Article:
The scary thing is that I've gotten so used to being addressed that way, and used to being hurt that way, that (as discussed in that post) it took me months to realize I was human enough not to deserve that treatment.

And like others, I don't really care if this person is upset. People are always getting upset when someone actually describes to them the harm they are doing. But if I were to put in a balance, the harm done by them to others, and the "harm" supposedly done by "upsetting them" by straight talk about what they are doing, and... they don't even compare. Not even a little. Sometimes we need to be upset in order to recognize that our own actions are just wrong. I really detest when people make things like this all about their feelings when they've actually hurt someone.

ivanova said...

Personally, I am worried about if this woman who behaved this way is upset. I want her to learn from her mistake, and not just think "Everyone is scolding me." Hopefully she will learn from being called out, and she will go on to treat *everyone she encounters* with respect and dignity. So, just assuming she is going to do that, I want to tell her, "Everyone makes mistakes. You got caught. I know you're going to go on now to be a shining example of how to interact with people with intellectual disabilities, and all people. If you don't know how to do that, ask around. And everyone will be really proud of you if you do that. Don't cry."

Anonymous said...

Speaking as someone who has worked in the human services field for only 5 years, I can't believe this woman greeted you in this manner. Whether or not you were someone with an intellectual disability, no one deserves to be treated in that manner. If it had been someone with an intellectual disability, and if they had "made a mess" who is she to scold them in that way? I try every day to treat the people that I serve the way that I wish to be treated, with dignity & respect. I think this woman needs to rethink what she should have gleaned from your work.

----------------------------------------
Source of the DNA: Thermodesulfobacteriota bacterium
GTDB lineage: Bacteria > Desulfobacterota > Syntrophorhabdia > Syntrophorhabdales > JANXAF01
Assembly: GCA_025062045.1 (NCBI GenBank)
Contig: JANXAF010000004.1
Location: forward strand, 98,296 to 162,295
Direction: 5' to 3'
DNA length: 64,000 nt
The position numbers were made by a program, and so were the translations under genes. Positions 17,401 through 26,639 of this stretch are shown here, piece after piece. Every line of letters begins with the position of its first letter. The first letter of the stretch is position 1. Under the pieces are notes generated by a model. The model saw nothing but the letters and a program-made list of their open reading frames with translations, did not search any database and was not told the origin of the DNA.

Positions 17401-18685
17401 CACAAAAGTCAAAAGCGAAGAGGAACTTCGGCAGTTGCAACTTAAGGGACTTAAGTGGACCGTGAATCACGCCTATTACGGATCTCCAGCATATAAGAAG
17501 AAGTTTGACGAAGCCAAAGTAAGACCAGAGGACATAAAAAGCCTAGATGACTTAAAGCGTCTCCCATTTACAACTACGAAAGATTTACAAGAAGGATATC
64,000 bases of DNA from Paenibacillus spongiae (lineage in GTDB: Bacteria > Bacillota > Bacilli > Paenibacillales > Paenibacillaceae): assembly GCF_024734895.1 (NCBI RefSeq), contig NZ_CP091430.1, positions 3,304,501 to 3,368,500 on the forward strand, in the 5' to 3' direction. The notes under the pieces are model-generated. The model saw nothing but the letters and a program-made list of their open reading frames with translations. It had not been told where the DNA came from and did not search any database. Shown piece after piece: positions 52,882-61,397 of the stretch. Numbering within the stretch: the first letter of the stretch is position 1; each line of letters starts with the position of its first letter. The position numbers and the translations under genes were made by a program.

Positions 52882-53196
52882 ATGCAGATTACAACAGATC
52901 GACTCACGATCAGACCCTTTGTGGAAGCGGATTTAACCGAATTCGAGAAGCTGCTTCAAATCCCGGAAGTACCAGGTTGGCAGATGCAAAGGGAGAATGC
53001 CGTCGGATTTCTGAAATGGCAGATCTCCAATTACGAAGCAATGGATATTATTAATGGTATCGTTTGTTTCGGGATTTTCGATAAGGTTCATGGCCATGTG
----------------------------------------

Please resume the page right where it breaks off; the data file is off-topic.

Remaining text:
Anonymous said...

"obvious to the oblivious" another great Dave quote seems to fit here. I agree with Ivanova's post. Do better now you know better.

Kasie said...

As Kathy Snow would say, "Please presume competence!"

Louise said...

I'm sorry that you were hurt - but there's something quite special that you were able to hear this and then comment on it.
How DARE she? If she really thought the person she saw might have 'made a mess' surely the only reasonable comment could be 'do you need any help?'........ pretty patronizing in itself, but at least kind.
I want to cry.
She presumably listens to your lectures with earplugs in.

J. said...

This is a sad and angering reminder to me that what is said and what people hear are not always the same thing - sometimes not even close. It sounds like this woman has been impressed by your work but I wonder how she would sum up what she remembers learning from you? I wonder if you would recognize your own ideas in her summary of what she has learned from you? I wonder if she has taken the time to integrate any of it into her own thoughts and behaviour? Too many people have a huge disconnect between what they think they believe and what their behaviour shows they believe.